The Rhetorical Road to Brown v. Board of Education
Elizabeth and Waties Waring's Campaign
An illuminating look at the little-known rhetorical campaign that helped advance the cause of school desegregation
As early as 1947, Black parents in rural South Carolina began seeking equal educational opportunities for their children. After two unsuccessful lawsuits, these families directly challenged legally mandated segregation in public schools with a third lawsuit in 1950, which was eventually decided in Brown v. Board of Education.
Amidst the Black parents’ resistance, Elizabeth Avery Waring, a twice-divorced northern socialite, and her third husband, federal judge J. Waties Waring, launched a rhetorical campaign condemning white supremacy and segregation. In a series of speeches, the Warings exposed the incongruity between American democratic ideals and the reality for Black Americans in the Jim Crow South. They urged audiences to pressure elected representatives to force southern states to end legal segregation.
Wanda Little Fenimore employs innovative research methods to recover the Warings’ speeches that said the unsayable about white supremacy. When the couple poked at the contradiction between segregation and “all men are created equal,” white supremacists pushed back. As a result, the couple received both damning and congratulatory letters that reveal the terms upon which segregation was defended and the reasons those who opposed white supremacy remained silent.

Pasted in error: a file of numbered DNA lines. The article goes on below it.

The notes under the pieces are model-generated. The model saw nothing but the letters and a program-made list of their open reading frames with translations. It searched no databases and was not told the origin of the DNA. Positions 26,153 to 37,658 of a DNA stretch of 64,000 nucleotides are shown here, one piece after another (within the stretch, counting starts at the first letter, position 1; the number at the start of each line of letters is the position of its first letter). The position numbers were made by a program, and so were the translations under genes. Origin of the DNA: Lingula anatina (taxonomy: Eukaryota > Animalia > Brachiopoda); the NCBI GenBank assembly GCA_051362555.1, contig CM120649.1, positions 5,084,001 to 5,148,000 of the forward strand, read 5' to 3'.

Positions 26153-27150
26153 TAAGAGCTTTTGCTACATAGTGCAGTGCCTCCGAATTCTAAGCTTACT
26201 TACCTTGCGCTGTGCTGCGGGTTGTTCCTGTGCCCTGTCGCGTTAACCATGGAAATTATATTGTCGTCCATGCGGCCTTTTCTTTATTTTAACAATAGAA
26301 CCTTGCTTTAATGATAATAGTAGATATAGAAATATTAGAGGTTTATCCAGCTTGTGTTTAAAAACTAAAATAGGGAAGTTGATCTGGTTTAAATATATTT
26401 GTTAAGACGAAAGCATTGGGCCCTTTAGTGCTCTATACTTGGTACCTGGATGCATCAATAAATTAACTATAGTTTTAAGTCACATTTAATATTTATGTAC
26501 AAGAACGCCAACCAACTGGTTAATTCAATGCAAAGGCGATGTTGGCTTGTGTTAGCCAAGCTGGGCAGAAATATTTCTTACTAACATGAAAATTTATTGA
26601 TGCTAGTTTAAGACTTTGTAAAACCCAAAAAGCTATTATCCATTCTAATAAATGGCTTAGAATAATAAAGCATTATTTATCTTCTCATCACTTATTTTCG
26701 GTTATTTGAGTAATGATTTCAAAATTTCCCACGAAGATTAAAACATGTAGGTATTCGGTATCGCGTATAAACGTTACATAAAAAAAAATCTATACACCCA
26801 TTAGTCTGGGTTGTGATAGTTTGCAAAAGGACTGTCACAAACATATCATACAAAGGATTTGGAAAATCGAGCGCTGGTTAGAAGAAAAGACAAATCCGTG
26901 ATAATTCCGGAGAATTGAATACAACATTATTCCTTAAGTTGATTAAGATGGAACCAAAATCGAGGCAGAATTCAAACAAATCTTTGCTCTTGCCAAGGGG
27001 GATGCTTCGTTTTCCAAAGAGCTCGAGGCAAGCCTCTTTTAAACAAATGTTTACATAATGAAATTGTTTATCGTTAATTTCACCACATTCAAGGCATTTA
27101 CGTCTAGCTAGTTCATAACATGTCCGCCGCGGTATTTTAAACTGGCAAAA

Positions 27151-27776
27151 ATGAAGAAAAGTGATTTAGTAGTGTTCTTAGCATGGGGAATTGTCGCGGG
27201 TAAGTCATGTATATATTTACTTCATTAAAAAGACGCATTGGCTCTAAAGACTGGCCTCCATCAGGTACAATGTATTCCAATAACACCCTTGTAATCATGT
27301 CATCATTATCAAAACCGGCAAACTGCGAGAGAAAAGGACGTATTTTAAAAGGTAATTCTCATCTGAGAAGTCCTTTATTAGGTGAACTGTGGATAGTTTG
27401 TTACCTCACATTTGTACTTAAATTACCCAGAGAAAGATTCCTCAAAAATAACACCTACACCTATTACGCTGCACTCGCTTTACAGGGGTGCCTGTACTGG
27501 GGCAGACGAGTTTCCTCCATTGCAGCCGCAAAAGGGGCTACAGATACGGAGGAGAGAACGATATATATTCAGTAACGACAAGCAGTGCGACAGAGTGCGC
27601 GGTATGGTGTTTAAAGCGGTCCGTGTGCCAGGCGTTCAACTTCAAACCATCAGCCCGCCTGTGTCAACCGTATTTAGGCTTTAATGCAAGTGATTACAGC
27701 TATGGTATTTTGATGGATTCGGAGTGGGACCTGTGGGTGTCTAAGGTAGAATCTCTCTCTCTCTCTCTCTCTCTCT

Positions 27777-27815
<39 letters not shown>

Using rich archival materials, Fenimore crafts an engaging narrative that illustrates the rhetorical context from which Brown v. Board of Education arose and dispels the notion that the decision was inevitable. The first full-length account of the Warings’ rhetoric, this multilayered story of social progress traces the symbolic battle that provided a locus for change in the landmark Supreme Court decision.
"The Rhetorical Road to “Brown v. Board of Education” recovers important, yet forgotten, figures of the pre–civil rights movement. Using extensive archival research, Fenimore pulls back the curtain on the rhetorical campaign of Waties and Elizabeth Waring to end segregation."- Theon Hill, associate professor of communication at Wheaton College
"This book will make a significant contribution to our understanding of Brown, the long civil rights movement, and the use of rhetoric to advance the cause of racial equality."- David Frank, professor of rhetoric at University of Oregon